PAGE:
File picture: It is almost 90 percent accurate and could be available to doctors within a year, scientists at the University of Warwick say. Picture: Reuters

London - A blood test could help to diagnose autism in children by detecting early warning signs.

It is almost 90 percent accurate and could be available to doctors within a year, scientists at the University of Warwick say.

Their test, which delivers a result within four hours, is believed to pick up damage in the blood that mirrors brain problems linked to autistic symptoms.

Study leader Dr Naila Rabbani said: "We have been working for five years on this test, believing it would be beneficial to children and their parents to identify the problem and provide intervention therapy at an earlier point.

"More research is needed to identify if the same biomarkers are found in younger children, but we are determined to take this forward to the level where it could be available on the NHS."

Children are principally diagnosed by judging speech and communication problems, which is difficult for doctors as autism affects people differently.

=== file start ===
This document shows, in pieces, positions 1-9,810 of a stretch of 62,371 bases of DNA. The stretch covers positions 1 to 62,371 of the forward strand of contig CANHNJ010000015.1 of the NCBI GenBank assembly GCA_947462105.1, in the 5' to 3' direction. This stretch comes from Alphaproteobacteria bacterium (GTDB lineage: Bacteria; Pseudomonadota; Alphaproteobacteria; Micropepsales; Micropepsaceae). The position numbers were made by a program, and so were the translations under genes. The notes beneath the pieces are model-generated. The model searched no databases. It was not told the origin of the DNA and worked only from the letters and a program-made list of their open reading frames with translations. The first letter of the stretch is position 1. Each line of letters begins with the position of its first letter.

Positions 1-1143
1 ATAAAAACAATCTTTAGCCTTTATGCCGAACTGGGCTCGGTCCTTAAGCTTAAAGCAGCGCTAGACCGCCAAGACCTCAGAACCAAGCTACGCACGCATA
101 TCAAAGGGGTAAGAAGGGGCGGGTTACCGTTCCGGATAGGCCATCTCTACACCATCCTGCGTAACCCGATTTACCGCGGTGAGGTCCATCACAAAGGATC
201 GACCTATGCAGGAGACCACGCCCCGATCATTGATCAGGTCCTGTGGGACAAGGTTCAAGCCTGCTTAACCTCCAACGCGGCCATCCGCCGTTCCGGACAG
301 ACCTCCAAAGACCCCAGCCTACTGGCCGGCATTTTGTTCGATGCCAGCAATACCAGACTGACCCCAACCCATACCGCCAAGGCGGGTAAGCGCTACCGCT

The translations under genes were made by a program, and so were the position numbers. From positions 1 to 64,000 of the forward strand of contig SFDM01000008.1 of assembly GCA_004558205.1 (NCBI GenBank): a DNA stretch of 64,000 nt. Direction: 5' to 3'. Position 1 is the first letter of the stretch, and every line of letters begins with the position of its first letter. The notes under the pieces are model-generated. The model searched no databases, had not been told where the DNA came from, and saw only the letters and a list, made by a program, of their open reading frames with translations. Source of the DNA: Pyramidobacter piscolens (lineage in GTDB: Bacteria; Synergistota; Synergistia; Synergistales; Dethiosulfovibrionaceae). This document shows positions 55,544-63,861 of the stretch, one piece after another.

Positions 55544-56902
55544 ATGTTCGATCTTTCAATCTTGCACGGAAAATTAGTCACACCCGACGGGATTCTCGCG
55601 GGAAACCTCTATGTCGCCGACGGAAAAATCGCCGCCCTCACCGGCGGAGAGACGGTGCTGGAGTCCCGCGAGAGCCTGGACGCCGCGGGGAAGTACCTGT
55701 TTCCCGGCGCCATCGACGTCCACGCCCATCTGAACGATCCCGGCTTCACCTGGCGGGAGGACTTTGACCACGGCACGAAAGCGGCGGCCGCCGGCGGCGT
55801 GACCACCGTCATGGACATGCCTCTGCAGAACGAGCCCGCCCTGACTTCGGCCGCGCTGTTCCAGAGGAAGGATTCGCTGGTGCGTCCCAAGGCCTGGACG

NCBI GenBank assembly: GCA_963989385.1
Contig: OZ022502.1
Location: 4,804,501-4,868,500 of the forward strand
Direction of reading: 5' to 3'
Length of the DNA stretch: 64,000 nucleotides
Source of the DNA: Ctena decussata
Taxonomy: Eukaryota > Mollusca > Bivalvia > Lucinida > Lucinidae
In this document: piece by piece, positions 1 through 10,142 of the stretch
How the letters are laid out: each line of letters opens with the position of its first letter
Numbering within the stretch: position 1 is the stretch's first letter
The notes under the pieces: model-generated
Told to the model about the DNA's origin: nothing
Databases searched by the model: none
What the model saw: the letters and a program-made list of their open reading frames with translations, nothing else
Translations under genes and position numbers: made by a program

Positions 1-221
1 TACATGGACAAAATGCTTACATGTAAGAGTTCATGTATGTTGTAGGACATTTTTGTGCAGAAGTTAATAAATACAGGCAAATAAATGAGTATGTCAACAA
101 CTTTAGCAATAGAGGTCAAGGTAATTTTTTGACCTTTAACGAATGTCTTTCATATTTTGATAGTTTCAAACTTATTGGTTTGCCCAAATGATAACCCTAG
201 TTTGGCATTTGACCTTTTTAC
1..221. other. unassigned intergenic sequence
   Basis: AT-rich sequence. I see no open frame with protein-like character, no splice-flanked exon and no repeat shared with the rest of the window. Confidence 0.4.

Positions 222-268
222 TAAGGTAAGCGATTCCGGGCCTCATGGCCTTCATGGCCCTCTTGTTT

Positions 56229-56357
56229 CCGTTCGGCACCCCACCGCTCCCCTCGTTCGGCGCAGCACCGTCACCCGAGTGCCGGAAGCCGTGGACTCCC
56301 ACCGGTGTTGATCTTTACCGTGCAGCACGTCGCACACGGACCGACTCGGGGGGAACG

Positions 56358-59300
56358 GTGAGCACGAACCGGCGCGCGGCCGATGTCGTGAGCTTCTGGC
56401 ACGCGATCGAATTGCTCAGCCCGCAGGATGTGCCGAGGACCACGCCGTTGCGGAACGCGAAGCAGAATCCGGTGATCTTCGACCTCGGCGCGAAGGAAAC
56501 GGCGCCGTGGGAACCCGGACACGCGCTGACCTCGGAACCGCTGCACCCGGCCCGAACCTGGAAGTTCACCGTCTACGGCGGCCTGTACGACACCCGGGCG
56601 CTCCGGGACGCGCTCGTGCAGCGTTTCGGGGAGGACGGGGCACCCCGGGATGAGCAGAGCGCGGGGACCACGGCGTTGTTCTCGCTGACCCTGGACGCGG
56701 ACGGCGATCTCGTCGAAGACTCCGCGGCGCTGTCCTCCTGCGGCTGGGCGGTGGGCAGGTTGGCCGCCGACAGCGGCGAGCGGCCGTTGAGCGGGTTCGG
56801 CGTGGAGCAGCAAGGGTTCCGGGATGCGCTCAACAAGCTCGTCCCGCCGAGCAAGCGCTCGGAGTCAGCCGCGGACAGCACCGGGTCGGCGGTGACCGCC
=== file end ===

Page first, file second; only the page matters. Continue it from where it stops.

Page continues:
Hopes of a physical test in recent years have focused on scans that could pick up a difference in brain size or faulty connections in the area that processes language.

The Warwick researchers worked with the University of Bologna in Italy to recruit 38 children with autism spectrum disorder, aged five to 12, along with 31 healthy children of the same age.

They found autistic children have damage to the proteins in their blood plasma, caused by sugar and harmful molecules containing oxygen.

Blood and urine test results were used to develop systems for a computer to diagnose autism based on biological signs. The best system was correct for 36 out of the 38 children with autism, and had an overall accuracy of up to 88 percent.

It produces a means of determining whether autism is likely to be present, and researchers hope to trial it next on two-year-olds.

Dr Rabbani, reader of experimental systems biology at the University of Warwick, said: "Our discovery could lead to earlier diagnosis and intervention. We hope the tests will also reveal new causative factors.

"With further testing we may reveal specific plasma and urinary profiles or “fingerprints” of compounds with damaging modifications."

Autism spectrum disorders, such as Asperger syndrome, mainly affect a person’s social interaction and communication, with symptoms including speech disturbances, compulsive behaviour, hyperactivity and anxiety.

Genetic causes are thought to be responsible for around a third of autism spectrum disorder cases, while the rest are believed to be caused by a combination of environmental factors and genetic mutations and variants.

The study is published in the journal Molecular Autism.